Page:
While the opportunity of winning a house for the small cost of a raffle ticket seems like an enticing proposition, the latest research by house raffle Win My Dream Home has revealed that a lack of transparency and trust are the driving factors as to why so many fail to reach their target of gifting a house.
Win My Dream home is currently raffling off its second property prize, having completed its first-round competition back in December 2019. However, having failed to sell enough tickets the first time around, Win My Dream home instead gifted a cash prize of £65,706.00 to the lucky winner, while also raising a huge £10,951.00 for charity.
With their second-round requiring 140,000 paid entries by 30th June in order to gift the property, history could well repeat itself with the winner instead receiving 60% of all ticket sales, a sum that currently sits at £123,000.00 A prize pot that is far from a booby prize with the prize draws having also already raised nearly £30,000 for charity.
So why then, do so many house raffles fail to reach their target when the cost of homeownership remains so high and many also make considerable contributions to great causes such as charity.
Research by Winmydreamhome.com found that 72% of us have heard of house raffles, no doubt boosted in recent times by the monumental marketing efforts of house raffle company Omaze. However, just 23% of us have actually entered a house raffle, demonstrating the tough task of securing enough entries in order to justify gifting a property.
While the fact that the vast majority of house raffles end up gifting a cash prize rather than a property is often a friction point, this doesn’t seem to be the driving factor behind our hesitation for house raffles.
Just 31% of people think that house raffles shouldn’t be allowed to gift a cash prize rather than a house should they fail to sell enough tickets, with the vast majority having no issue with them doing so.
So why don’t more of us take a chance?
As with all areas of life, some house raffles have failed to play by the books in previous years taking large sums of money in profit and, in some cases, failing to award any prize at all.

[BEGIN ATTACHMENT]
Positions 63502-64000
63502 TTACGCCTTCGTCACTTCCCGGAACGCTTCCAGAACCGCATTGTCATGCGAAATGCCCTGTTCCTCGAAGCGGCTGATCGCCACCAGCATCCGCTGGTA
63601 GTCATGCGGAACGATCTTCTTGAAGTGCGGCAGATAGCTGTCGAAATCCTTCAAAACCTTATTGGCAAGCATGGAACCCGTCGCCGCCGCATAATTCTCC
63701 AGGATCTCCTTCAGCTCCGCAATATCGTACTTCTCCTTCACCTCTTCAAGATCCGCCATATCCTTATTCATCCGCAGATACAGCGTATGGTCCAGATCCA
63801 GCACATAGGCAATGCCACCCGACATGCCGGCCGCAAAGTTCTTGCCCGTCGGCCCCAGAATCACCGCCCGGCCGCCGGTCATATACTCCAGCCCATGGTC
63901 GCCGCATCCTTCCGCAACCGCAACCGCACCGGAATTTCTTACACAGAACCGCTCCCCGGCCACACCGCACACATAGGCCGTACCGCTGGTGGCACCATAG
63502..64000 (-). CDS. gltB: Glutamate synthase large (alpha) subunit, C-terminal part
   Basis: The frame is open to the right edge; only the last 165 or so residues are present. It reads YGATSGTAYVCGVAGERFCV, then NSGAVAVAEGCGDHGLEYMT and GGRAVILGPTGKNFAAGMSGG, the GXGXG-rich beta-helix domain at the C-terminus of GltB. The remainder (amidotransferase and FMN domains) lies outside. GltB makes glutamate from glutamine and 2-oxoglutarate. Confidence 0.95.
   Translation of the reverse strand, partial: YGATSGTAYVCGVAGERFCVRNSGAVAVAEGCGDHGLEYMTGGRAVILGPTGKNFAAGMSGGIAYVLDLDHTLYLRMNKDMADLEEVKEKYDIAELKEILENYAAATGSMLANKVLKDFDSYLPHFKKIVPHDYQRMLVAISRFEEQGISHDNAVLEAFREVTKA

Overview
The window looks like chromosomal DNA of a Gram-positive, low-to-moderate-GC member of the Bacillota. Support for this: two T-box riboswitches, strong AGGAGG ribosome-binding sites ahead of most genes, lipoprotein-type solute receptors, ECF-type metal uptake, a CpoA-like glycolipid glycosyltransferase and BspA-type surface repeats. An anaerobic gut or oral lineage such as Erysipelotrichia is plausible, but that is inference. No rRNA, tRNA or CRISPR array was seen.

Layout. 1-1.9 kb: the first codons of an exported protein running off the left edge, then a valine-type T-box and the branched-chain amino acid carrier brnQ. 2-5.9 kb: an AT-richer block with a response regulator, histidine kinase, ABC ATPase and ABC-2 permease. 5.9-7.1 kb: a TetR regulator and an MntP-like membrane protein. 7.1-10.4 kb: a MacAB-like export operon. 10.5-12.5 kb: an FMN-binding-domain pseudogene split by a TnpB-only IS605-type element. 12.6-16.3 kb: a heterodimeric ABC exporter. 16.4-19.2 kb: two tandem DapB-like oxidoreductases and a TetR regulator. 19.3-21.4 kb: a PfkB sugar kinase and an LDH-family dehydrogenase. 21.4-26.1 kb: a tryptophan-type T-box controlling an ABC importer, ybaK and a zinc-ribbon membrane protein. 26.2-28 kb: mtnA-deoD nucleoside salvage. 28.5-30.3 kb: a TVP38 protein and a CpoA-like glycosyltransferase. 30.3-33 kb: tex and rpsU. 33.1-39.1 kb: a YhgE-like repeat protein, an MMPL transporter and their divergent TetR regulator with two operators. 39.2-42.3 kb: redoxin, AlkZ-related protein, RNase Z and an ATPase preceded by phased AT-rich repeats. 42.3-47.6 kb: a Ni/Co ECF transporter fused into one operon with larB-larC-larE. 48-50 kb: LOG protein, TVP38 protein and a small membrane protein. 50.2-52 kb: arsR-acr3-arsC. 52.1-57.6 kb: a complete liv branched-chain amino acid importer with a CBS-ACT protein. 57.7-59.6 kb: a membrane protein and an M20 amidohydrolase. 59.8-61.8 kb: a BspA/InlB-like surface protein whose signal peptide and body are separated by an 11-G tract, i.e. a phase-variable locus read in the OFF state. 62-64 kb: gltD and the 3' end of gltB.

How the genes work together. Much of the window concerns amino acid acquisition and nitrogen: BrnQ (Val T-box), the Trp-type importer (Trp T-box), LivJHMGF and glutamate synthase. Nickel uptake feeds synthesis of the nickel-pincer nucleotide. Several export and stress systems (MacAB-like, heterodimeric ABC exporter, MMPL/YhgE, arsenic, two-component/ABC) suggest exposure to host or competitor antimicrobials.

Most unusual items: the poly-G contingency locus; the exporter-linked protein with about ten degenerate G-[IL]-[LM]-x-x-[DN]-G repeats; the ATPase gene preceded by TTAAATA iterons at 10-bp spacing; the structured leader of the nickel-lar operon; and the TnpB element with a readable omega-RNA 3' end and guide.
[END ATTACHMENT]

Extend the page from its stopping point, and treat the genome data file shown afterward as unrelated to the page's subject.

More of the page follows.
This poor practice has cultivated a lack of trust amongst the consumer and three-quarters of people feel that house raffles are either very untrustworthy (39%) or somewhat untrustworthy (37%), with just 4% of people believing them to be very trustworthy.
A huge 94% of those surveyed also stated that they think there should be more transparency on how ticket income is spent, which again, seems to be the driving factor behind a lack of trust and, ultimately, the decision not to enter.
Marc Gershon of Win My Dream Home commented: “House raffles have become incredibly popular in recent years as they present both a great opportunity for the consumer to win big, while also enabling the raffle itself to achieve a better price than they may have otherwise on the open market.
“However, as with most things in life, a number of rogue traders have soured public opinion by operating selfishly, and often illegally, to maximise profits at the expense of the prize pot awarded.
“This has led to an uphill struggle for most house raffles to sell enough tickets in order to gift the property and it’s clear that transparency and trust remains an issue today.
“The most common problem is that many house raffles will stipulate that ticket sales will go towards covering marketing costs, for example, but they don’t reveal the true sum of these costs. Upon failing to award the house, they are then legally covered to pilfer as much of the cash pot as they see fit, and then some, with the actual winner receiving whatever pittance is left.
“In many cases, an honest raffle provider will always award a substantial sum of money in place of the property, with a good causes also benefiting from a sizable donation.”